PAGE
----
Los Angeles has long been a linchpin of global trade, and one logistics executive has received special recognition for his contributions to the business of moving goods through the city’s ports and portals.
Vincent Iacopella, executive vice president for growth and strategy at freight forwarder Alba Wheel’s Up International, has been named the 2020 recipient of the Stanley T. Olafson Bronze Plaque Award presented by the Los Angeles Area Chamber of Commerce.
The Stanley T. Olafson Award dates back to 1933 and is presented to an outstanding member of the global trade community in Southern California who has contributed to the advancement of world trade and international relations above and beyond job requirements.
Iacopella, who is also chair of the Pacific Coast Council of Customs Brokers and Freight Forwarders, and vice chair of the District Export Council of Southern California as Los Angeles, discussed the company, the current state of trade and the award with Sourcing Journal.
Sourcing Journal: What role does Alba Wheels Up play in the Los Angeles trade community?
Vincent Iacopella: I believe that we have been a leader through tremendous change…being the Section 301 China duties that were greatly disruptive from a process and cash-liquidity perspective. We were a leader in discussions with CBP, we were a leader with discussions locally in Los Angles before Covid in how companies navigate through all of these new regulations and added taxes–helping with strategies for the businesses. Our role has also been as a beacon helping them though new opportunities and changes, such as the explosion in direct-to-consumer and what that does to supply chain and sales cycles. Today’s logistics environment is as dynamic as ever and requires the right skills and expertise to expedite freight in this new regulatory world.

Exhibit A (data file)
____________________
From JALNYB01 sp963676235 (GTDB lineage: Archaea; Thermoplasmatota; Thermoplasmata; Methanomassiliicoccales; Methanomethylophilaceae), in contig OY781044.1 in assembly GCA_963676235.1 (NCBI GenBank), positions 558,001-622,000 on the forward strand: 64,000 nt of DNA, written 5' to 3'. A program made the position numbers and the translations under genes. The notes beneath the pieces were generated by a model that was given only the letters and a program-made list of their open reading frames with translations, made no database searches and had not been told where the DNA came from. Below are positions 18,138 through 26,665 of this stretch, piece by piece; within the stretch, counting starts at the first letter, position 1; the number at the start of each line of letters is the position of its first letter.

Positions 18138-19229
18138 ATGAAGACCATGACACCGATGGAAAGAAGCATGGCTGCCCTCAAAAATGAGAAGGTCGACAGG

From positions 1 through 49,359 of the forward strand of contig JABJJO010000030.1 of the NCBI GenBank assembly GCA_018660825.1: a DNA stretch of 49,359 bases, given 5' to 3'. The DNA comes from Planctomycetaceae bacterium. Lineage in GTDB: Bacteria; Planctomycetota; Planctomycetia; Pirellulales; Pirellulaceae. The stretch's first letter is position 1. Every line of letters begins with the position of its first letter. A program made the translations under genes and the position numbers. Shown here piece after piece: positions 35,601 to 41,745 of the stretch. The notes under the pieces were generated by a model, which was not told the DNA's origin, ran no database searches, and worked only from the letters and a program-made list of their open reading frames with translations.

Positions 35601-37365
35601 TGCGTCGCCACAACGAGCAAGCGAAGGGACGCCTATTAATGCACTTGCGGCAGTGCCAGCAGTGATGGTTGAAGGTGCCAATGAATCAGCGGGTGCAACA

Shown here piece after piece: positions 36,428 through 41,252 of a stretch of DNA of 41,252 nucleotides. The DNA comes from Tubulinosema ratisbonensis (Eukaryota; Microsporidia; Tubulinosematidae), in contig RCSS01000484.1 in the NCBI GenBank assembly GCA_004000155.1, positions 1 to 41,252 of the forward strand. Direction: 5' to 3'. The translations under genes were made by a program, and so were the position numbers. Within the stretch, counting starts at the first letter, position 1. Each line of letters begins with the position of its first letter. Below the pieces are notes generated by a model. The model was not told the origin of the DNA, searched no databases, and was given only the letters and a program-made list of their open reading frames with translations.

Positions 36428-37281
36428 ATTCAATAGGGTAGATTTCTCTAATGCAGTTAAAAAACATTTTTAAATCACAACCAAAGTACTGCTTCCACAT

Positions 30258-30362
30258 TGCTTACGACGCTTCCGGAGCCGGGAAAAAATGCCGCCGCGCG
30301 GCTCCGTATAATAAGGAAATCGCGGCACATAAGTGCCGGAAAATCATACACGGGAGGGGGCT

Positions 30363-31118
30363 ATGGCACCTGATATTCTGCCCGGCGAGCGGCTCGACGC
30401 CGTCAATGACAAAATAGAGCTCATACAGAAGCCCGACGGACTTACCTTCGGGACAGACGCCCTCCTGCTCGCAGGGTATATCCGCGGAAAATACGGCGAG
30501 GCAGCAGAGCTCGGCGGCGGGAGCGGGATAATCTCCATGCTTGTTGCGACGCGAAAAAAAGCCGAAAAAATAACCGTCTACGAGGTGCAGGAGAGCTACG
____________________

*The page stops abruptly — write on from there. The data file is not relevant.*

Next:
SJ: You’ve noted that the Los Angeles area plays an important role in U.S. trade. Why is that and does it always get the recognition and support it deserves?
VI: The Los Angeles area plays an important role in U.S. trade and it has been a privilege to be part of the Southern California global trade community. L.A. is the biggest Westernmost American city, but it’s also a Latin American city and it’s also an Asian city, so it’s a tremendous crossroads. The numbers show L.A.-Long Beach being a global powerhouse for global trade–that’s undeniable. I think L.A. is recognized globally and I look forward to continuing to promote global trade issues in Southern California and advocating for importers and exporters.
SJ: What would you say are two or three of the key trade issues today?
VI: We are still dealing with trade policy with China and the EU. We are active in discussions with companies that are diversifying production in Asia. There are also trans-Pacific logistics issues that are arising out of Covid and then the new trade issue or phenomenon right now is the pivot from apparel to personal protective equipment and working with companies on agility and government regulations around it.
SJ: What does it mean to get this award mean and why is it important?
VI: It means a lot. I wasn’t expecting it and it’s a very Los Angles, global trade-focused award. It has a lot of history in L.A. and is given to an individual who has exhibited leadership in global trade and fostered relationships in imports and exports in Southern California. I’ve been doing that for 32 year since I came out here in 1987 and have been in trans-Pacific trade ever since. I know the market really well and to be recognized like this was surprising and a little bittersweet, having been notified in April in the middle of Covid. It will now be presented on Sept. 22 in a virtual event.